the £45 that the set-up cost me is certainly cheaper than the $300 a wicked lasers toy costs. -and it’s completely un-portable so no chance of theft or taking it outside to “play with”

        I suspect what you mean is where can I buy a pre-made laser pen/torch thing from?

        • Jason says:

          Thanks for the reply. Your comment was interesting, but I am more interested in a drop-in solution. I’ve played around with laser diodes off E-bay and found them to be very hit-or-miss when it comes to quality. Furthermore, putting together a robust, current-limited power supply for a system to be mounted on a CNC is no walk in the park. Your method, as you state, is fine for playing with lasers, but I was hoping for a package that would work as a replacement tool head. Preferably one with a manufacturer that will stand behind their product.

      • Tony says:

        For $300 you can buy a real laser – CO2 40W.

        2W? Powerful? Lol.

  3. Jim Hung says:

    This is awesome – I have a vaguely similar setup using a ShapeOko CNC (1st Gen) with a no-name chinese focusable 2.4W IR laser – it has a lot of teething trouble though. Positioning the laser module for it’s minimum distance for a sharp focus is tough to achieve with the ShapeOko – having a delta robot would be amazing for this. Also, the TTL control on the laser driver is basically undocumented, so I’m not sure how to interface it with my control board (currently a BuildLog CNC shield for an Arduino Uno, soon to be a Smoothieboard 4X).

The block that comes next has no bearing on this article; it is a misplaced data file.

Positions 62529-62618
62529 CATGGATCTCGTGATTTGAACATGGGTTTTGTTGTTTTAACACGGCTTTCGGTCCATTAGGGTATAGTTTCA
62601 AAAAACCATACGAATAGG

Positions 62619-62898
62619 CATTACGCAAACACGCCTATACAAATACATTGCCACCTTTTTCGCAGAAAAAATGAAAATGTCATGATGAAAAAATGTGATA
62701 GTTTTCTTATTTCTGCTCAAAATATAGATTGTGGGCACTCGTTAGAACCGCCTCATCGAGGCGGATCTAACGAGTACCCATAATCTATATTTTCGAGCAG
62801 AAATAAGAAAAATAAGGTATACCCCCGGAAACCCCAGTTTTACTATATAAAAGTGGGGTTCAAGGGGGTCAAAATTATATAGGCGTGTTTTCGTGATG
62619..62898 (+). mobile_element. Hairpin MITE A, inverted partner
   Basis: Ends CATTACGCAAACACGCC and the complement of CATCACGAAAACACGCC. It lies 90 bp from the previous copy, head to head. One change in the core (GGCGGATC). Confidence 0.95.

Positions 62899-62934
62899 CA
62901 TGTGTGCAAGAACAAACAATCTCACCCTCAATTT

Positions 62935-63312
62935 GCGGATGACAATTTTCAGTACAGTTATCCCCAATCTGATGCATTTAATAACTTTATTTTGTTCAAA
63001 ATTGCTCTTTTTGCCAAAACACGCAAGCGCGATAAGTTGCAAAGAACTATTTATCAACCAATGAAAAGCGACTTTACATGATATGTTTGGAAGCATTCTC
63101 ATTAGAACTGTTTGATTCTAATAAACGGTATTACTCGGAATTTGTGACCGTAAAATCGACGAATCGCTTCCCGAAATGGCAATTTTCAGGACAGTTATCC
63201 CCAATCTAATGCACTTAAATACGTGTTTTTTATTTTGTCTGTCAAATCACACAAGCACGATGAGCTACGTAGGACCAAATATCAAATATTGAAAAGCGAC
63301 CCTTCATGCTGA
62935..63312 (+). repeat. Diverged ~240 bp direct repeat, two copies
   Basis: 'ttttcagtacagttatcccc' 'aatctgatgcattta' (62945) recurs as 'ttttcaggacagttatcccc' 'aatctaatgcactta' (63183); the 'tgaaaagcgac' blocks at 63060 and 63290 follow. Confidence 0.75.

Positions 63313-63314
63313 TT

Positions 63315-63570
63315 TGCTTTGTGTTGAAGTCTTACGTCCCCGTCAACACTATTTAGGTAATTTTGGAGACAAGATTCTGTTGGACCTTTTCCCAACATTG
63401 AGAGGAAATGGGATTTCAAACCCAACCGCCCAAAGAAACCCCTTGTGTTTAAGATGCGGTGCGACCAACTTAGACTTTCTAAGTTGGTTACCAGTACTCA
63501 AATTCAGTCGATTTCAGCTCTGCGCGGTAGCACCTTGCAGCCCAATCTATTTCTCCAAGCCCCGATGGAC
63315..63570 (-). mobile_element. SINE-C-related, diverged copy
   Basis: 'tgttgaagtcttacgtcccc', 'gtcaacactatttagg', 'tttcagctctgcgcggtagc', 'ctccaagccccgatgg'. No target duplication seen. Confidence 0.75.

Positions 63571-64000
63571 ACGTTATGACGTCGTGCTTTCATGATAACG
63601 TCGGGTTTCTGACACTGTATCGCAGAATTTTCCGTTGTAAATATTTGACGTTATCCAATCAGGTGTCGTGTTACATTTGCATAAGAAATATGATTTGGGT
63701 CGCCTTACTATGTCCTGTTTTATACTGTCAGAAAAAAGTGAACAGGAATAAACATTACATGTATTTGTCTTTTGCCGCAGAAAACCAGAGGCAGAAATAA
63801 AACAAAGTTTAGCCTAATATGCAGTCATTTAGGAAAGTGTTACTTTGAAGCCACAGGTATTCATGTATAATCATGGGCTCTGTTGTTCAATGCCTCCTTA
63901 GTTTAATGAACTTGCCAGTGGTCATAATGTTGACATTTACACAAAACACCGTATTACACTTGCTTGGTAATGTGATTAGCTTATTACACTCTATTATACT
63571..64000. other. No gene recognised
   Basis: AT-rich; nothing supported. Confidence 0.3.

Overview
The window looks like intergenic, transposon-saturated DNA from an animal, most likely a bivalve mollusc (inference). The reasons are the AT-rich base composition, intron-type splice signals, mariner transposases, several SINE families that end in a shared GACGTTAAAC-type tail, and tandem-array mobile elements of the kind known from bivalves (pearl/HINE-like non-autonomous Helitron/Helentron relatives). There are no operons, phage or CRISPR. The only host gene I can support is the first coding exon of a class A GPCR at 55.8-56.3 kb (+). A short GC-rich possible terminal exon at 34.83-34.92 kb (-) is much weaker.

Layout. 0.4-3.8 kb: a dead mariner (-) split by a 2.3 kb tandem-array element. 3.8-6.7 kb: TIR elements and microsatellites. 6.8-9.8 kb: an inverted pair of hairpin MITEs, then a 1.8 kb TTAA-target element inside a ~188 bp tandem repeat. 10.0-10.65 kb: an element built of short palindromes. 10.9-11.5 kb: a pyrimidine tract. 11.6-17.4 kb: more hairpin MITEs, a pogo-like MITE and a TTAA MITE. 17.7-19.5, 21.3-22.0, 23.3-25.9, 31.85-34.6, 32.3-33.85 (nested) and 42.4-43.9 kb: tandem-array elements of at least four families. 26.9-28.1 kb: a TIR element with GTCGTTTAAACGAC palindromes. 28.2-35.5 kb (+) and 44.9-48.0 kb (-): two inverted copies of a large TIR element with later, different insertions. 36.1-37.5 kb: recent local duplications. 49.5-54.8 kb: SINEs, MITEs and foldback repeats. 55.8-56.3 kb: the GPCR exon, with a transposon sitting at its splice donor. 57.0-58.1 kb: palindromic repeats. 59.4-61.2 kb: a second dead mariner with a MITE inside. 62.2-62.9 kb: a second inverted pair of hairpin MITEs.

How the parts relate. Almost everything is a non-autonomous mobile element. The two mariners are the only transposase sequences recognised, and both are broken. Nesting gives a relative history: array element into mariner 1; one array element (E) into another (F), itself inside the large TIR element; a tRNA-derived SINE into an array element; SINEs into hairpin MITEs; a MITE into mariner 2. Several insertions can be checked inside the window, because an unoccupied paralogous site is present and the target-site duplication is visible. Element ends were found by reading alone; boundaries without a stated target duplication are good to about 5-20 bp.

I’m very envious of OP’s results!

  4. Thinkerer says:

    Good build!! great result!!

    The safety issues in these continue to bother me, though it looks like he’s got goggles on and is reasonably safety conscious. The laser output can be reflected from any reflective surface as a coherent beam and do really bad things like start fires or burn holes in retina – there should be some kind of shield around the engraver when it operates (we use fiberglass welding blankets if nothing else will serve; ~$20 at Harbor Freight).

  5. Hack Man says:

    The finished leather looks awesome but smells like burned leather for months and months. It even rubs off!

  6. Jadoo says:

    I recently did a project like this out of a scanner and a printer then after about a week of cutting and making stuff the diode went on thermal runaway and died the cheap driver i sourced from china failed and took the diode with it, supplying the diode with almost 2 amps. Moral of the story make your own drivers.